According to the proposal, eighth graders would sign a documented pledge to keep their grade point average at or above 3.0 during high school, take college prep courses, and stay out of trouble.
In return, if they're accepted to one of Wisconsin's public universities and they tap out their available financial aid on tuition, state money would cover the rest.
Tony Beardsley calls the precident in this proposal high but attainable.
A pair of students at South Middle School in Eau Claire agrees.
"I think I'd do it if we get a chance," Tyesha Williams said.
"It's just being who I am," Brittany Landorf said. "Everybody wants to go to college."
When the Governor gives his address, school leaders hope his outline will show them how to properly track the students' progress.
"Grade inflation in all schools has been an issue and continues to be," Beardsley said.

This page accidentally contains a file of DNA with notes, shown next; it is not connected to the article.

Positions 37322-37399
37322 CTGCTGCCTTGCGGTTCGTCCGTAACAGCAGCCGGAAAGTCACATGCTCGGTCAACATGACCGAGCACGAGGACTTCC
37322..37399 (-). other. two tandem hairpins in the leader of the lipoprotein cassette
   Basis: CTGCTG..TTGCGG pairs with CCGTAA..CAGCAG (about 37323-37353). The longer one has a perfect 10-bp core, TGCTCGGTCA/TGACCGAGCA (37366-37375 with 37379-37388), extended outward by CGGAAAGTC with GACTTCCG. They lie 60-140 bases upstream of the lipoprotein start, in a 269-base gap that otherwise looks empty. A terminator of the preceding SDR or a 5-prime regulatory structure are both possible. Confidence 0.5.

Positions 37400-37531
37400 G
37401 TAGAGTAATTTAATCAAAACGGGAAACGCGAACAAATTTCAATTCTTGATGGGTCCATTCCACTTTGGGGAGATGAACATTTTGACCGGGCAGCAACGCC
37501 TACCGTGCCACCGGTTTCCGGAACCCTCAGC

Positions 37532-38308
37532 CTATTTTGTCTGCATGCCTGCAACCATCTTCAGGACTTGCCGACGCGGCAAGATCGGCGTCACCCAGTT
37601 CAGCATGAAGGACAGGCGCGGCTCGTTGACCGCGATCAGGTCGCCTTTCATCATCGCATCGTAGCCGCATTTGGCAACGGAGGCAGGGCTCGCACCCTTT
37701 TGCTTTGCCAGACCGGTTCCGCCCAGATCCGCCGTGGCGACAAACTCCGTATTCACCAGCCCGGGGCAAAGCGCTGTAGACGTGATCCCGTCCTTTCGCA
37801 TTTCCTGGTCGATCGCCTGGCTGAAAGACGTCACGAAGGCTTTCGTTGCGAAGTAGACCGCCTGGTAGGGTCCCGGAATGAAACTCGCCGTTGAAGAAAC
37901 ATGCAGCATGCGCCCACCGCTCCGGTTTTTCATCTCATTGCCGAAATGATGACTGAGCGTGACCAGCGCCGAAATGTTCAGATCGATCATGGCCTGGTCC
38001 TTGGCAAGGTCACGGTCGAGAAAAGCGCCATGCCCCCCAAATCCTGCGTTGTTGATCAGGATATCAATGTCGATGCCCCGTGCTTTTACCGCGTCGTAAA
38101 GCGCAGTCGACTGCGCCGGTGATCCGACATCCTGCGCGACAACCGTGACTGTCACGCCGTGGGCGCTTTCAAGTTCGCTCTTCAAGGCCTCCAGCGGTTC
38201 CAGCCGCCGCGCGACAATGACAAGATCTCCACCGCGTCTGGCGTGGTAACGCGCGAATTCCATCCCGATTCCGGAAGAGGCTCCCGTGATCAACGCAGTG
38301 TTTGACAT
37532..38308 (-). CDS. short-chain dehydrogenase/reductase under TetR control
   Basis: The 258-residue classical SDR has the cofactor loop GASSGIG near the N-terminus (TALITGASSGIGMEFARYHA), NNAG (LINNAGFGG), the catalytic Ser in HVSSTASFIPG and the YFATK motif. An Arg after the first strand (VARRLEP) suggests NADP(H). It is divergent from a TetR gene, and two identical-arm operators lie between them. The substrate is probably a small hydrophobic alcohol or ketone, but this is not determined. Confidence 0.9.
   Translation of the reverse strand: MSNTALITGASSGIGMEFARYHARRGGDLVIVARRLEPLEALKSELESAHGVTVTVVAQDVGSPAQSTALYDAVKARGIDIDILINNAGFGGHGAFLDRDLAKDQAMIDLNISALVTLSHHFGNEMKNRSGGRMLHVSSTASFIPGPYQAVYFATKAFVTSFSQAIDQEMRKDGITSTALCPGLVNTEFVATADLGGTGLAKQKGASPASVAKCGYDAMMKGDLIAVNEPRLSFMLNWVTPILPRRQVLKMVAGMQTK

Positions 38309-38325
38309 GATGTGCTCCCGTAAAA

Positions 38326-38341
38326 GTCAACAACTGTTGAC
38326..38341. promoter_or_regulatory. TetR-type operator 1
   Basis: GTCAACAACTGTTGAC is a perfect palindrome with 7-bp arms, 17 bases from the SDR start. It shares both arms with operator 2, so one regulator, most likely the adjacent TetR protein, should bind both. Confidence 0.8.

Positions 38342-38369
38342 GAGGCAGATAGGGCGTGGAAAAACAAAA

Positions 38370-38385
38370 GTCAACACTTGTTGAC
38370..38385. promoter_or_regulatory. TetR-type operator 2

Doyle says the plan is modeled after similar programs in indiana and north carolina, though many of the South Middle School kids will end up attending a school in the UW System, where tuition has already risen more than 40% during the last three years.
"It will take some resources, I think it's do-able," said UW-Eau Claire Financial Aid Director Kathleen Sahlhoff.
"Especially if all the partners come together and focus on this as an appropriate priority."
The part of all this that critics seem to be hung up on are details like where the money is coming from, and exactly how much it'll take to maintain this program.
Republican Assembly Speaker John Gard refers to Governor Doyle when he says "I guess he's hoping nobody adds up the cost," though university officials are ballparking it at 10-million dollars a year. An amount that Doyle says isn't too much to ask for.